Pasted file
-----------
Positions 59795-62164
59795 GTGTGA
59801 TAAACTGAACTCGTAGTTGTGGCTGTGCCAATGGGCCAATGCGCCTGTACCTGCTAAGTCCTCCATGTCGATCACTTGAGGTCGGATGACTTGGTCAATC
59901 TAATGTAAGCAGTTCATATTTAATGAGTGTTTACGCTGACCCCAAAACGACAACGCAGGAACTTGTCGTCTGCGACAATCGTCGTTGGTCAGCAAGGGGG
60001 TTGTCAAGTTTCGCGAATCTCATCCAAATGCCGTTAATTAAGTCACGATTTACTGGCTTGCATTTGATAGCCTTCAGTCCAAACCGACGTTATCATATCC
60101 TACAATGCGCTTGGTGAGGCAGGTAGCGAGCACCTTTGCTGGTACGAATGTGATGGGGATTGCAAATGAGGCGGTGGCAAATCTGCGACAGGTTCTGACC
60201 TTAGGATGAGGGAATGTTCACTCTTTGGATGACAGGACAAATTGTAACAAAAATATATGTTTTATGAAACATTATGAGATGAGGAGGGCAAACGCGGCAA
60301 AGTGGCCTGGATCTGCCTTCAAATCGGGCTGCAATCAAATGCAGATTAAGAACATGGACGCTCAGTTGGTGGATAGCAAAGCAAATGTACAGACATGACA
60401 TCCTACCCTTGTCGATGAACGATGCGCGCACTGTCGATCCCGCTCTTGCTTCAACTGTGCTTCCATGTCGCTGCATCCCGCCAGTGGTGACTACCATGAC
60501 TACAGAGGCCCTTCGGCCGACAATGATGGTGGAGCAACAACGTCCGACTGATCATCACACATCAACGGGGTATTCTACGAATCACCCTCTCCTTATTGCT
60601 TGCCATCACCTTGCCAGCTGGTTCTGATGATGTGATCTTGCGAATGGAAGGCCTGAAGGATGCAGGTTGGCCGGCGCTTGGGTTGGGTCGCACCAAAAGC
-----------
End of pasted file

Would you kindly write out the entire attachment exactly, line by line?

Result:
Positions 59795-62164
59795 GTGTGA
59801 TAAACTGAACTCGTAGTTGTGGCTGTGCCAATGGGCCAATGCGCCTGTACCTGCTAAGTCCTCCATGTCGATCACTTGAGGTCGGATGACTTGGTCAATC
59901 TAATGTAAGCAGTTCATATTTAATGAGTGTTTACGCTGACCCCAAAACGACAACGCAGGAACTTGTCGTCTGCGACAATCGTCGTTGGTCAGCAAGGGGG
60001 TTGTCAAGTTTCGCGAATCTCATCCAAATGCCGTTAATTAAGTCACGATTTACTGGCTTGCATTTGATAGCCTTCAGTCCAAACCGACGTTATCATATCC
60101 TACAATGCGCTTGGTGAGGCAGGTAGCGAGCACCTTTGCTGGTACGAATGTGATGGGGATTGCAAATGAGGCGGTGGCAAATCTGCGACAGGTTCTGACC
60201 TTAGGATGAGGGAATGTTCACTCTTTGGATGACAGGACAAATTGTAACAAAAATATATGTTTTATGAAACATTATGAGATGAGGAGGGCAAACGCGGCAA
60301 AGTGGCCTGGATCTGCCTTCAAATCGGGCTGCAATCAAATGCAGATTAAGAACATGGACGCTCAGTTGGTGGATAGCAAAGCAAATGTACAGACATGACA
60401 TCCTACCCTTGTCGATGAACGATGCGCGCACTGTCGATCCCGCTCTTGCTTCAACTGTGCTTCCATGTCGCTGCATCCCGCCAGTGGTGACTACCATGAC
60501 TACAGAGGCCCTTCGGCCGACAATGATGGTGGAGCAACAACGTCCGACTGATCATCACACATCAACGGGGTATTCTACGAATCACCCTCTCCTTATTGCT
60601 TGCCATCACCTTGCCAGCTGGTTCTGATGATGTGATCTTGCGAATGGAAGGCCTGAAGGATGCAGGTTGGCCGGCGCTTGGGTTGGGTCGCACCAAAAGC